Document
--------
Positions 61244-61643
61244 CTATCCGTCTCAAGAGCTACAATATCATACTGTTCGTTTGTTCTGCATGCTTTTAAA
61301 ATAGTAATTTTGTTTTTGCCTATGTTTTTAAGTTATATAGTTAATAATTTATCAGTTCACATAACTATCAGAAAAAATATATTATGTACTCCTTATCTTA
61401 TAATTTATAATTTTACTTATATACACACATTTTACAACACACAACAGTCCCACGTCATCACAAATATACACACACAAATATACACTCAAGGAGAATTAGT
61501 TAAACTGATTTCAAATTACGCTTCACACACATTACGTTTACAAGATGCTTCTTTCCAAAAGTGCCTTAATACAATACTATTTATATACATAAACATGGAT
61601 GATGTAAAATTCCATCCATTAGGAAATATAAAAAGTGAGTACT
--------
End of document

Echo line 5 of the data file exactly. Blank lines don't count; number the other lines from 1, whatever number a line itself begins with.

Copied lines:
61501 TAAACTGATTTCAAATTACGCTTCACACACATTACGTTTACAAGATGCTTCTTTCCAAAAGTGCCTTAATACAATACTATTTATATACATAAACATGGAT